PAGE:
Bitlis Province (Turkish: Bitlis ili; Armenian: Բաղեշի մարզ, romanized: Bagheshi marz; Kurdish: Parêzgeha Bidlîsê) is a province of eastern Turkey, located to the west of Lake Van. The province is considered part of Western Armenia by Armenians. The province is considered part of Turkish Kurdistan and has a Kurdish majority. The current Governor of the province is Oktay Çağatay.
|Region||Central East Anatolia|
|• Electoral district||Bitlis|
|• Governor||Oktay Çağatay|
|• Total||6,707 km2 (2,590 sq mi)|
|• Density||52/km2 (130/sq mi)|
The province was part of Moxoene of the Kingdom of Armenia. Before the Armenian genocide, the area was part of the Six Armenian Vilayets.
The administrative center was the town of Bitlis which was called Bagesh, in old Armenian sources.
In 1927 the office of the Inspector General was created, which governed with martial law. The Bitlis province was included in the first Inspectorate General (Umumi Müfettişlik, UM) over which the Inspector General ruled. The UM span over the provinces of Hakkâri, Siirt, Van, Mardin, Bitlis, Sanlıurfa, Elaziğ and Diyarbakır. The Inspectorate General was dissolved in 1952 during the Government of the Democrat Party.
Bitlis Province is divided into 7 districts (the capital district is in bold):
As of 1920, the province was producing small amounts of iron, copper, lead, and sulphur. Even smaller amounts of gold and silver were found in the areas of Sairt and Khairwan. Salt made up the largest mineral industry in the province, so much that it was exported to surrounding provinces. The salt was produced in pans, using evaporation, and taking 8 to 10 days to mature. The technique and trade was mainly run by local Kurds.
- ^ "Population of provinces by years - 2000-2018". Turkish Statistical Institute. Retrieved 9 March 2019.
- ^ Hakobyan, Tadevos (1987). Պատմական Հայաստանի քաղաքները [Cities of historic Armenia] (in Armenian). Yerevan: "Hayastan" Publishing. p. 98.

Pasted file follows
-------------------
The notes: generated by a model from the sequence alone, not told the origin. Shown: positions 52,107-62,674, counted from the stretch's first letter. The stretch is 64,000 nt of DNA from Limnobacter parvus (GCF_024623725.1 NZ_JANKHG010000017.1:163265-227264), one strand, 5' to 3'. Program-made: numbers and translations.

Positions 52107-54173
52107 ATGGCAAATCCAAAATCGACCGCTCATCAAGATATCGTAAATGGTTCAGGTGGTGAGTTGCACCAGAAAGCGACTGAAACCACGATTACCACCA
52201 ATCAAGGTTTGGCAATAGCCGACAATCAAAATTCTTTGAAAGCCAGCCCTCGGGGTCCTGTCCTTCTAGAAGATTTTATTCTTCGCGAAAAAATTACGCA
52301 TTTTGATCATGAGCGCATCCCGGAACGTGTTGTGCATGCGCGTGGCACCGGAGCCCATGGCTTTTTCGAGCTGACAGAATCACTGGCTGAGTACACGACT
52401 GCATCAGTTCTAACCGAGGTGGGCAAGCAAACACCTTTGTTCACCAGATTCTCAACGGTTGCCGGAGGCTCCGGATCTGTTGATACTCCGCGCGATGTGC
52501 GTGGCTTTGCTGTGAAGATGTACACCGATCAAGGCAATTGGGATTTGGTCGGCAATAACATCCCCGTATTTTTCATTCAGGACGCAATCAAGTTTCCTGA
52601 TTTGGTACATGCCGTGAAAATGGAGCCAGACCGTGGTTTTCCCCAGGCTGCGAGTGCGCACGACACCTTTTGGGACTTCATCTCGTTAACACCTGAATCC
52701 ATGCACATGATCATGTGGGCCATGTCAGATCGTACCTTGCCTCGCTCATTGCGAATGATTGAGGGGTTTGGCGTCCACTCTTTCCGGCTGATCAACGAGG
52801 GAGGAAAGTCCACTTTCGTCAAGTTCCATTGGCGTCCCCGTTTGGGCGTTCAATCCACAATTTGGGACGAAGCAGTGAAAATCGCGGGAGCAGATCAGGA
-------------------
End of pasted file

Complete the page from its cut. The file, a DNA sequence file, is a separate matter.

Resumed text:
- ^ "Li Bidlîsê qedexeya derketina derve". Rûadw (in Kurdish). 19 March 2019. Retrieved 27 April 2020.
- ^ Myhill, John (2006). Language, Religion and National Identity in Europe and the Middle East: A historical study. Amsterdam: J. Benjamins. p. 32. ISBN 978-90-272-9351-0.
- ^ Watts, Nicole F. (2010). Activists in Office: Kurdish Politics and Protest in Turkey (Studies in Modernity and National Identity). Seattle: University of Washington Press. p. 167. ISBN 978-0-295-99050-7.
- ^ "Kurds, Kurdistān". Encyclopaedia of Islam (2 ed.). BRILL. 2002. ISBN 978-90-04-16121-4.
- ^ "T.C. Bitlis Valiliği". www.bitlis.gov.tr. Retrieved 2020-03-26.
- ^ Genel Nüfus Sayımları
- ^ Turkstat
- ^ "The Results of Address Based Population Registration System, 2020". Turkish Statistical Institute. Archived from the original on 2021-10-28. Retrieved 7 December 2021.
- ^ Discoveries Among the Ruins of Nineveh and Babylon - Page 358 by Sir Austen Henry Layard, Austin Henry Layard
- ^ İsmail Soysal, Türkiye'nin Siyasal Andlaşmaları, I. Cilt (1920-1945), Türk Tarih Kurumu, 1983, p. 14.
- ^ Verheij, Jelle (2012). Jongerden, Joost; Verheij, Jelle (eds.). Social Relations in Ottoman Diyarbekir, 1870–1915. Brill. p. 88. ISBN 978-90-04-22518-3
- ^ Britannica: Bitlis
- ^ Jongerden, Joost (2007-01-01). The Settlement Issue in Turkey and the Kurds: An Analysis of Spatical Policies, Modernity and War. BRILL. pp. 53. ISBN 978-90-04-15557-2.
- ^ Bayir, Derya (2016-04-22). Minorities and Nationalism in Turkish Law. Routledge. p. 139. ISBN 978-1-317-09579-8.
- ^ Fleet, Kate; Kunt, I. Metin; Kasaba, Reşat; Faroqhi, Suraiya (2008-04-17). The Cambridge History of Turkey. Cambridge University Press. p. 343. ISBN 978-0-521-62096-3.
- ^ Prothero, W.G. (1920). Armenia and Kurdistan. London: H.M. Stationery Office. p. 71.
- Pictures of the city of Bitlis, the capital of Bitlis province - and of nearby Siirt
- Bitlis Weather Forecast Information
- The Armenian History and Presence in Bitlis